COLUMBIA, S.C. — Governor Henry McMaster has proclaimed Earthquake Preparedness Week for 2019 be observed Oct. 13-19 in South Carolina.

S.C. Emergency Management Division (SCEMD) encourages everyone to take this opportunity to learn about South Carolina's seismic fault system and how best to prepare for earthquakes. A highlight of the week will be the Great Southeast ShakeOut on Thursday, Oct. 17 at 10:17 a.m. 

More than two million people across eight states and Washington D.C. will take part in the Great SouthEast ShakeOut earthquake safety drill. The regional ShakeOut drill is part of an international effort in which participants simultaneously practice how to stay safe during an earthquake — “Drop, Cover, and Hold On”. For most people, in most situations, this means to:

  • DROP where you are, onto your hands and knees;
  • COVER your head and neck with one arm and hand, as you crawl for shelter under a nearby table or desk;
  • HOLD ON to your shelter with one hand until shaking stops (remain on your knees and covering your head and neck with your other arm and hand).

Schools, businesses, organizations, government agencies, communities, and households are all encouraged to participate in the drill. Worldwide, 25 million people are currently expected to participate in the Great ShakeOut Earthquake Drills on Thursday, Oct. 17.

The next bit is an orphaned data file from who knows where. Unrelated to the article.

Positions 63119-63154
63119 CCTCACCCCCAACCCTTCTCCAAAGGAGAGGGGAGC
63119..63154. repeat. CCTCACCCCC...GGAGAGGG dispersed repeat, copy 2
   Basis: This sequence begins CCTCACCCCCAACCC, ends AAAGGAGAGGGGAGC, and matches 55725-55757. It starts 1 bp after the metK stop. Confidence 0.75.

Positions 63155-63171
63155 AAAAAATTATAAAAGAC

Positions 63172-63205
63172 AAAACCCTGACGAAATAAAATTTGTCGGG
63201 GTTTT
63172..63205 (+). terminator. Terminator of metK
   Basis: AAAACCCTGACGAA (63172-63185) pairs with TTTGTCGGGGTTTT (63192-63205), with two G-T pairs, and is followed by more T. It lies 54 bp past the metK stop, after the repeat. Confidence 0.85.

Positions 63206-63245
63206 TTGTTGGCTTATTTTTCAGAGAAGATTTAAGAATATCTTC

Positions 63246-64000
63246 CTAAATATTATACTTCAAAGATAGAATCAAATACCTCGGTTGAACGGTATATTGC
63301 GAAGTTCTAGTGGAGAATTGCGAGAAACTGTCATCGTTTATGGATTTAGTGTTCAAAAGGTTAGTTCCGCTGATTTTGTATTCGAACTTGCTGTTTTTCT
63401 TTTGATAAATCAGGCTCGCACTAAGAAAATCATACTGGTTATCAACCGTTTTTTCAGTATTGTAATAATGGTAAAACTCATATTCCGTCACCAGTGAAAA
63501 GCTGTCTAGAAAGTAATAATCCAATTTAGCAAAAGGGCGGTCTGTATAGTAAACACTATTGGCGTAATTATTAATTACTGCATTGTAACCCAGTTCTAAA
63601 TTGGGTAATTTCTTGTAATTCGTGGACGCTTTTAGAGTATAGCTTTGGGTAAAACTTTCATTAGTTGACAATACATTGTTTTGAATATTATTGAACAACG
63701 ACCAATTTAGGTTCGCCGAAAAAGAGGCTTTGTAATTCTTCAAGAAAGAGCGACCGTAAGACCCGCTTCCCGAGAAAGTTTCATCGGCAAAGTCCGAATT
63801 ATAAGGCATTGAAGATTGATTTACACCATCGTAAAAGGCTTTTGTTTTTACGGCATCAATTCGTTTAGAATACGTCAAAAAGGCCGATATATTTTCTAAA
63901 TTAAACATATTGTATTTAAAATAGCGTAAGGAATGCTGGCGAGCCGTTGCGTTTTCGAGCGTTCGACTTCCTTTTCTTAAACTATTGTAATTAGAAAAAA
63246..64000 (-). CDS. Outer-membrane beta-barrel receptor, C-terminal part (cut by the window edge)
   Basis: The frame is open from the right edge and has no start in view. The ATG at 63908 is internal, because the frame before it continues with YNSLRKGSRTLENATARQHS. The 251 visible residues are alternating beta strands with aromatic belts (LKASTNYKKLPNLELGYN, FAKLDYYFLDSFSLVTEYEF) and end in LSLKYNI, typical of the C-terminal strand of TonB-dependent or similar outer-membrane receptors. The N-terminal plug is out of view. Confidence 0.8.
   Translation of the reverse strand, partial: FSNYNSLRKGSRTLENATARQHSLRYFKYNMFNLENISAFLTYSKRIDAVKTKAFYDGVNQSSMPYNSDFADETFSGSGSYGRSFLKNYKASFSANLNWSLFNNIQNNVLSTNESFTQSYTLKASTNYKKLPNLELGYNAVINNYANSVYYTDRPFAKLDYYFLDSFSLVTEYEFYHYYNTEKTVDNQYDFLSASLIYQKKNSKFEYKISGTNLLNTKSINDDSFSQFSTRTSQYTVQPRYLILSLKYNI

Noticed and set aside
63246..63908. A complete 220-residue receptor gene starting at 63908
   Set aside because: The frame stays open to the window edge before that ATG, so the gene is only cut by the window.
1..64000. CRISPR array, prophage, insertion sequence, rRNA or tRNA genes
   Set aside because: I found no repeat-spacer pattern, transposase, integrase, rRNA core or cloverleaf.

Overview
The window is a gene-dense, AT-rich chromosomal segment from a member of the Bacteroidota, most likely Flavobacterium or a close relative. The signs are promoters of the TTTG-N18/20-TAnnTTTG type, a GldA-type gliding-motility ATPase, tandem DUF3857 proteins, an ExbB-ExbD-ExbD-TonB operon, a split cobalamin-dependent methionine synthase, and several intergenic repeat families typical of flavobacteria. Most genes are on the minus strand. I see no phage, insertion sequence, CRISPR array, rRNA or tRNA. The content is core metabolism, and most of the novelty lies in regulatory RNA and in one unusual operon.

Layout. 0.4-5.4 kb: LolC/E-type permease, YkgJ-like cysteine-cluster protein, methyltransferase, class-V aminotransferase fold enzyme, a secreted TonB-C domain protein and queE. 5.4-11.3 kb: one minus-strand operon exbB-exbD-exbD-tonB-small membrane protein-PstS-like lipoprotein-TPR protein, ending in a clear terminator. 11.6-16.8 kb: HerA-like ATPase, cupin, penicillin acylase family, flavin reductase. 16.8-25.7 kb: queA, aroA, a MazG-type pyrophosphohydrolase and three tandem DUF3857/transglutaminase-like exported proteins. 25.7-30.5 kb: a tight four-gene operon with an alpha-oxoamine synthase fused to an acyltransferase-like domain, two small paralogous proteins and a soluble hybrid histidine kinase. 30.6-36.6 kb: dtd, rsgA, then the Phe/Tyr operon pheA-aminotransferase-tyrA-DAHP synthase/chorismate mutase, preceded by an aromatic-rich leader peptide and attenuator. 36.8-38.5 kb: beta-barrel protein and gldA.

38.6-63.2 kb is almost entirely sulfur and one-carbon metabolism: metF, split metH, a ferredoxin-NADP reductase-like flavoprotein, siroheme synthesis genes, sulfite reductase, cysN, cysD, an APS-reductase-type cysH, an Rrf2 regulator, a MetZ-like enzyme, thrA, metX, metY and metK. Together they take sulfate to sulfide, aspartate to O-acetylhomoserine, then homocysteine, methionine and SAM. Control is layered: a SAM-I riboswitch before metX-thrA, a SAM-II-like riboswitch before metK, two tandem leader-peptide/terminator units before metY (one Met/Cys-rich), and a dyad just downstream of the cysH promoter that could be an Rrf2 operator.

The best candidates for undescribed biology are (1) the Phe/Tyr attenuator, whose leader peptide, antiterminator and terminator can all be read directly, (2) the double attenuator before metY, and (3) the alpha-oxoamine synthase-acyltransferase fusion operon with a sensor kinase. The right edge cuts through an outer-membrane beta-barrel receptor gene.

Registration on the Great Southeast ShakeOut site is an important part of this event. This event is open to everyone in South Carolina. To register, go to www.shakeout.org/southeast

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There have been eight low-magnitude earthquakes recorded in South Carolina since October 2018. South Carolinians experiences approximately 10 to 20 earthquakes a year according to geologists with the College of Charleston.

The epicenter of the largest earthquake ever recorded along the eastern United States seaboard was just outside of Charleston on August 31, 1886. The 7.3-magnitude quake devastated the region and was felt from Chicago to Cuba.

For more information about earthquakes in South Carolina and how to keep you and your family safe, visit scemd.org.